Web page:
Vanilla Islands under siege by Tropical Cyclone Bejisa
The Indian Ocean islands off the African mainland are being lashed by another tropical cyclone, this one named Bejisa, as this post is being published, described by some as one of the worst storms in
The Indian Ocean islands off the African mainland are being lashed by another tropical cyclone, this one named Bejisa, as this post is being published, described by some as one of the worst storms in recent times. Sully Chaffre, a professional tourist guide on the French island of Reunion whom I met in September last year during a weeklong tour of the island, in earlier communication wrote: ‘The weather conditions are clearly getting worse and worse…I haven’t seen the wind blowing such a way for ages!’ before late afternoon posting a video shot on his Facebook page, which was taken from his house and shows the worsening weather conditions the island is faced with as the center of the storm is about to wash out the New Year spirit.
The satellite image of the storm shows the extent of it as it approached Reunion, Mauritius, Madagascar and as a little further away from the core even Mayotte and the Comoros and even the outer Seychelles’ islands of the Amirantes group are bracing for the onslaught of rain and strong winds.
The storm is expected to reach the cyclone category 3 in Reunion, with top wind speeds of over 200 Km/hr while Mauritius is only slightly better off with a category 2 scale storm blowing across the island. Even as far away as the Seychelles islands, especially their islands closer to Madagascar than the main island of Mahe, like the UNESCO World Heritage Site Aldabra Atoll, are expected to receive massive rain and across the archipelago are storm warnings in place with government emergency services standing by, as they are in Mauritius, Reunion and the other islands. Evacuations of low laying areas on these islands have been put into place and in particular tourists been advised to stay in their hotels and resorts and NOT to go to the beaches where major swells up to 12 feet above normal could pose a serious danger to them. Air traffic is expected to be suspended during the height of the storm, causing flight delays in and out of the most affected island destinations.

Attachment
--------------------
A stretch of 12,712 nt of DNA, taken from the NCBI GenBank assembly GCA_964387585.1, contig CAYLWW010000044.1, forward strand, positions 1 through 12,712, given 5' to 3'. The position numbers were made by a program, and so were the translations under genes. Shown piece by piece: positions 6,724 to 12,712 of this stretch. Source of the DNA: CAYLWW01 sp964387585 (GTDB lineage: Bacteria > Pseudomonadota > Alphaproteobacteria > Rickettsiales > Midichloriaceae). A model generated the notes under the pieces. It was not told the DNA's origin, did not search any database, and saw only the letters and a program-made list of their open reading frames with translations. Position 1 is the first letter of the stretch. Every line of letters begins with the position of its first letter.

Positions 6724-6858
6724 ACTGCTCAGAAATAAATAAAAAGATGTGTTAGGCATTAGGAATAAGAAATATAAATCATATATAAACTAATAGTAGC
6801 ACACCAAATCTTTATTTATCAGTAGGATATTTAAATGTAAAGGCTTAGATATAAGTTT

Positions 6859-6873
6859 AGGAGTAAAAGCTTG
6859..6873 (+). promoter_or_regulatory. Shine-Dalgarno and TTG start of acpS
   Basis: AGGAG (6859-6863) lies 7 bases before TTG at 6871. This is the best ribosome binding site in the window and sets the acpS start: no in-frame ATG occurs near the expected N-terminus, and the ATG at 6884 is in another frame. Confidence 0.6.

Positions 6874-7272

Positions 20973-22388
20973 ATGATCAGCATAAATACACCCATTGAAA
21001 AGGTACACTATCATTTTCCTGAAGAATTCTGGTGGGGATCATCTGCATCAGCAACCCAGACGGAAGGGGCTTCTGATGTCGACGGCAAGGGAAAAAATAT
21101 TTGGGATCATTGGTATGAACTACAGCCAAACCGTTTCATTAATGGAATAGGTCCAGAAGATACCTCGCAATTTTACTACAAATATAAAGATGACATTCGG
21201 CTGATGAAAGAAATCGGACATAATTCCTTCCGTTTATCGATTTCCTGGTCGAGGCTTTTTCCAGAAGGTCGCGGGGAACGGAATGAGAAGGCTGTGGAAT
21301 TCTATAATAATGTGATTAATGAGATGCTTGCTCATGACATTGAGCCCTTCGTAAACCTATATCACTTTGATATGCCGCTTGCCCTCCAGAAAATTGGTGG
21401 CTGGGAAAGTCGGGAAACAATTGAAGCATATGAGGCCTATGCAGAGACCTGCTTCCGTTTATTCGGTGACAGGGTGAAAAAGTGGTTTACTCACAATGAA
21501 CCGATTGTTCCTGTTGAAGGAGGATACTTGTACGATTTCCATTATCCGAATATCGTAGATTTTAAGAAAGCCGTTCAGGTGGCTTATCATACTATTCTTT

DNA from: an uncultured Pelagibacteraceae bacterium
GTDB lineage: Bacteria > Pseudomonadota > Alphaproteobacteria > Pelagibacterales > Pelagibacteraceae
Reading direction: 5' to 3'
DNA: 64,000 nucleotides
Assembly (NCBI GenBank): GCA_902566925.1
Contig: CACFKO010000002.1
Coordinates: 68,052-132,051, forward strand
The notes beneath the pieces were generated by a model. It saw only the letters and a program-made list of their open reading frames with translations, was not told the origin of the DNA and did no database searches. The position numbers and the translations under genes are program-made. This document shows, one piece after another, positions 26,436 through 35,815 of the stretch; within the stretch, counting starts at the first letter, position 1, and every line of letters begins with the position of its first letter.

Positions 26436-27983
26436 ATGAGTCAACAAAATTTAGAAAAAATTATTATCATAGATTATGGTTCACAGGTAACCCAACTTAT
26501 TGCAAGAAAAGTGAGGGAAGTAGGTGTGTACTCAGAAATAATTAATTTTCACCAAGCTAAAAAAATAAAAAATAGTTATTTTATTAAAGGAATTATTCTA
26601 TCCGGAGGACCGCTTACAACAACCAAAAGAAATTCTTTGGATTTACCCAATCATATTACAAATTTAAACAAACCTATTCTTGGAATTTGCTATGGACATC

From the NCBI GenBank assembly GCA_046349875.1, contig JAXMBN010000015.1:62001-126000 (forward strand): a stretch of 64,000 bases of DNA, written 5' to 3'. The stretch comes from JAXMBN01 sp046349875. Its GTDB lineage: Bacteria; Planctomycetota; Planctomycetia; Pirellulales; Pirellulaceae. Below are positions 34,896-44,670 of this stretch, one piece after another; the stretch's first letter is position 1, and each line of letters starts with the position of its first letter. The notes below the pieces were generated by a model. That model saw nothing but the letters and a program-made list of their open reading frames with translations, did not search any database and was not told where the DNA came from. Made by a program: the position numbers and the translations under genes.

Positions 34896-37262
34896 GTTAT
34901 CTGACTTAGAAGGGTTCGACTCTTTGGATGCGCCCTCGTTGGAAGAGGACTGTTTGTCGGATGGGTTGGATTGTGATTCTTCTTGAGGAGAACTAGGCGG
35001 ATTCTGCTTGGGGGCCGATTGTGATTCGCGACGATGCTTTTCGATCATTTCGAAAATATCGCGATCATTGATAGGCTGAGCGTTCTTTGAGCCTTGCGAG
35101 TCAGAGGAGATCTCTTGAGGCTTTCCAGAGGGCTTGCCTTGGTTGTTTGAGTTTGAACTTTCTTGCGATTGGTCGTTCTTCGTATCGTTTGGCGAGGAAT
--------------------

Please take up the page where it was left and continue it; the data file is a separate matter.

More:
With friends across many of these islands, best wishes to them all while standing by for updates in the morning at first light when the damage can be assessed and the count of the cost of this storm can begin.